ask the nutritionist: probiotics

Whenever anyone asks me what vitamins or supplements they should take, most of the time I always answer with probiotics.


What are Probiotics? 

  • live microorganisms (aka good bacteria!)


Benefits of Probiotics: 

  • can help with digestion and nutrient absorption
  • can help immune function
  • can treat diarrhea
  • prevent and treat yeast and urinary infections
  • treat irritable bowel syndrome
  • prevent and treat eczema in children
  • prevent or reduce the severity of colds and flu


How can we add them into our diets? 

  • supplements
  • kefir
  • probiotic drinks
  • yogurt
  • miso
  • fermented foods like kombucha, saurkraut, kimchee, etc.
Do you make sure you are getting probiotics? 
I’ve been a huge believer in probiotics for the last few years and I must say, I think it helped with some digestive issues I had always had. When I travel to Haiti or have been on antibiotics, I take more!  I take a supplement on a daily basis as well as consume foods fermented foods and yogurt. 

ask the nutritionist: omega 3 fatty acids

Lucky you – two Ask the Nutritionist posts in the same week! You can go into the Holiday Weekend feeling really healthy! ;) {This post on Omega 3’s is sponsored by Eggland’s Best}

Omega 3 Fatty Acids are prevelant enough that you have probably heard of them and you probably know that you should be consuming them but you may not know why or where to even start! Omega 3’s (aka a good fat) are very important to our health for a number of reasons and because our bodies can’t produce these types of fats on its own, it is imperative that we get them through our diets.

Why we Need Omega 3’s:

  • it can lower lipid levels (triglycerides and cholesterol)
  • it is anti-inflammatory
  • it can reduce risk of heart disease and stroke
  • thought to help with depression
  • want to aim for about 2,000- 4,000 mg/day
  • ideally we would have a ratio close to 1:1 (omega 3 to omega 6) but Western diets typically have a ratio of up to 1:30

Where can we get Omega 3’s from?

  • Seeds & Nuts: flax, hemp, walnuts
  • Fish: salmon, sardines
  • Fortified foods: milk, eggs, peanut butter, orange juice, chocolate
  • Eggs: Eggland’s Best eggs contain 115 mg Omega 3’s – average eggs contain 49 mg
  • Supplements: EPA & DHA fish oil are most common 

Sources: flax, egg, supplement, peanut butter, fish

Delicious ways to incorporate Omega 3’s into your diet:

Omega-3 Breakfast Bowl: Add an egg while cooking oatmeal ala Custard Oats. Top with flaxseed, walnuts and brown sugar.

Smoked Salmon Scramble: 2 eggs + 1 servings smoked salmon + chives

Omega-3 Salad: butter lettuce + steamed asparagus + hard boiled egg + canned sardines + hemp seeds + dressing made with flax oil

What are your favorite ways to get in Omega 3’s?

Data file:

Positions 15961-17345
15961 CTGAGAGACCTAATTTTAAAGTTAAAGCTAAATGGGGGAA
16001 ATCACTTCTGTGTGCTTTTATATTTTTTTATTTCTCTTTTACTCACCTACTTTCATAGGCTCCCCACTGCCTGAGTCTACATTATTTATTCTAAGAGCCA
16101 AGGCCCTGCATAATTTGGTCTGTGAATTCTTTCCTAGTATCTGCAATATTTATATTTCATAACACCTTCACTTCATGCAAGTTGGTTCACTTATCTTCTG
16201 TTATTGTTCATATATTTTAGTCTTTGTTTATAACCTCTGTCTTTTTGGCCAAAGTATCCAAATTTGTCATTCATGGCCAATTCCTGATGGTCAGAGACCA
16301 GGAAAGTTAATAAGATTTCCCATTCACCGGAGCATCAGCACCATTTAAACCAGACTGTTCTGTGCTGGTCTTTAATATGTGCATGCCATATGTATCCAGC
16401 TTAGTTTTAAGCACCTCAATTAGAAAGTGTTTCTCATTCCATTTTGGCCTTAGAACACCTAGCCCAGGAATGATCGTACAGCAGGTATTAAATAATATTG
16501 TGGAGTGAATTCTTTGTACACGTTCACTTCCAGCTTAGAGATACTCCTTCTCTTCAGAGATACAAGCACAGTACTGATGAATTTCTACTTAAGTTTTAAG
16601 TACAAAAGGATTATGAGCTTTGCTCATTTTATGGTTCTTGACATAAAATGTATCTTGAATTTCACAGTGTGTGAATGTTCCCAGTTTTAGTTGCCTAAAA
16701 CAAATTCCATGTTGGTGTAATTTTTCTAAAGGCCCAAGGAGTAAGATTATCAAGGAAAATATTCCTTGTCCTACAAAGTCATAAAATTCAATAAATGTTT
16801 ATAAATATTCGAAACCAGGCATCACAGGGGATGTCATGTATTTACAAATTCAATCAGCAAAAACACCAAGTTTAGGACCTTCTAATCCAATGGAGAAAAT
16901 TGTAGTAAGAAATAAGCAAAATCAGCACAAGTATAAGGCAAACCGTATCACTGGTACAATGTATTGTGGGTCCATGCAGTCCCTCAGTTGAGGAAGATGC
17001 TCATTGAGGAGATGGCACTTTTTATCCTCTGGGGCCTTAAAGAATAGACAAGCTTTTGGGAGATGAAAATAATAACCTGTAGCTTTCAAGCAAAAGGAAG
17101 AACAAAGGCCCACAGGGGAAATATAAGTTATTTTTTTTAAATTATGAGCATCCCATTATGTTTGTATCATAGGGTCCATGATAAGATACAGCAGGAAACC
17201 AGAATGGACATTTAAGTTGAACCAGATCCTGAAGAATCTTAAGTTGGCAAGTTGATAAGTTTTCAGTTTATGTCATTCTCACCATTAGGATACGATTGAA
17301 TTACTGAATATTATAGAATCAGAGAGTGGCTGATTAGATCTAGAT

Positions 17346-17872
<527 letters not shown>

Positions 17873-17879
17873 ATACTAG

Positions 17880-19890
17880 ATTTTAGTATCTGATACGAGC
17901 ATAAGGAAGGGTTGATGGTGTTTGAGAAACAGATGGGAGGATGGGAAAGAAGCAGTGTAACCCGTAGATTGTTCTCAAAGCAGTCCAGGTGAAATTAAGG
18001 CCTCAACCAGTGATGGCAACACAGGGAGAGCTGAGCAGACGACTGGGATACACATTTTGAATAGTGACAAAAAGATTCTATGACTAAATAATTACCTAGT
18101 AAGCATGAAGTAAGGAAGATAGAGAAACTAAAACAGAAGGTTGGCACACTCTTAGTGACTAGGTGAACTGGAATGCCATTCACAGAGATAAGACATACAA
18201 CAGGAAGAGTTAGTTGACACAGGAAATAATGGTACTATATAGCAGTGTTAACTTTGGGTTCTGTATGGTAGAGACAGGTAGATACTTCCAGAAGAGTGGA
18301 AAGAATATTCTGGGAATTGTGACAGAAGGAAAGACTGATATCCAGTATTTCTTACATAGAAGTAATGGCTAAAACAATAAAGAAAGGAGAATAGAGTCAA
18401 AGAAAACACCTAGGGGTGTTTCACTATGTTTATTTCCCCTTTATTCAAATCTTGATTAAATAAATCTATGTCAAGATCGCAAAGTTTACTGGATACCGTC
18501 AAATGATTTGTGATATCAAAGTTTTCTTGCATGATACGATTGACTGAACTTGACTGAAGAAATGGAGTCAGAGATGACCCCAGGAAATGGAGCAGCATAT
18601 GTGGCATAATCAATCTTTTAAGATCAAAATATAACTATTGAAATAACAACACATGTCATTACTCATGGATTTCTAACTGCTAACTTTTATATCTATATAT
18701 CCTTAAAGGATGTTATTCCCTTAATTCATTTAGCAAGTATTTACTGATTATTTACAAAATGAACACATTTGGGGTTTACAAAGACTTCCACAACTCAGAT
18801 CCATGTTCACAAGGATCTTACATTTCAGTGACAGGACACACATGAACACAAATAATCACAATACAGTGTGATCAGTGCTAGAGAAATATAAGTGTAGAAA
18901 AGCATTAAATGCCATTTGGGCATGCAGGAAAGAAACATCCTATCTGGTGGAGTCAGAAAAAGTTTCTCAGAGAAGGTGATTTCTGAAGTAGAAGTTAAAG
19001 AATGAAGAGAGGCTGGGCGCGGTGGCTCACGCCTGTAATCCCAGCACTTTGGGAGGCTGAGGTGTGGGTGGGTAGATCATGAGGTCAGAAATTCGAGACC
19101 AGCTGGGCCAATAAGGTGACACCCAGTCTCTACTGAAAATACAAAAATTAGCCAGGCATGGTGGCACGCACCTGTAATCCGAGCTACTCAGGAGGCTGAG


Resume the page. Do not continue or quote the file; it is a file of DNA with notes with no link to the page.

ask the nutritionist: shopping for cereal


I am admittedly really picky when it comes to picking out cereal.

I really don’t like starting my morning with a bowl of sugar – especially when it leaves me hungry an hour or two later. But there are times throughout the summer when cereal is easy, cold and delicious. Like now. Thankfully there are some cereals out there that are good enough for my breakfast bowl, but they can be pretty hard to find.

Look for:

  • Whole Grains in the first few ingredients
  • No more than 5 grams of sugar per serving
  • At least 5 grams of protein per serving
  • At least 5 grams of fiber per serving
  • Decent serving size (ideally at least 3/4-1 cup)



  • Kashi Go Lean: excellent stats (13 grams of protein, 10 grams of fiber), tastes great and actually fills me up
  • Uncle Sam’s Original: no sugar, excellent stats (7 grams of protein, 10 grams of fiber) and perfect with yogurt
  • Peanut Butter Puffins: strictly a dessert cereal and SO good


How do you feel about cereal? Have a favorite or any recommendations for me?

ask the nutritionist: marathon nutrition II

I’m so glad you all enjoyed the last Marathon Nutrition post on Hydrating! It was great to hear from all the runners out there! :) This week it’s all about how and what to eat prior to your marathon (or other long, intense race).

Eating for a marathon can be hard to balance at times but with a few simple tips, you can be fueling for your running best!


Week Before Marathon:

  • Time to start increasing carbohydrates a bit – you want carbohydrates to make up about 60-70%
  • If you have been trying to lose weight throughout your training – and not replacing all of the calories that you are burning off –  this is the time to increase calories a bit to ensure you are getting enough energy

Day Before Marathon and Day Of:

  • Continue to increase carbohydrates to about 60-70%
  • Decrease gassy foods
  • Eliminate anything that might cause an upset stomach (like dairy, greasy foods, etc.)
  • Eliminate alcohol
  • Eat meals you’ve eaten before throughout training! This is not the time to try something new!
  • Increase fluids so you go into the race hydrated
  • Breakfast should be about 200 grams of carbohydrates

During Marathon:

  • Eat high glucose food like gels, gatorade, etc. so that your body can use the fuel right away
  • Again, SO IMPORTANT to train with whatever you are going to use that dayso you know how your body handles it

After Marathon:

  • Important to have a meal/meals that include protein and carbohydrate after race
  • Continue to hydrate with water! (I think a lot of marathoners enjoy a drink after a race, anyone?)
  • I don’t know about you, but I would definitely treat myself for running that far! :)

Runners – what would you add?

Up Next:

  • Sample Meal Plan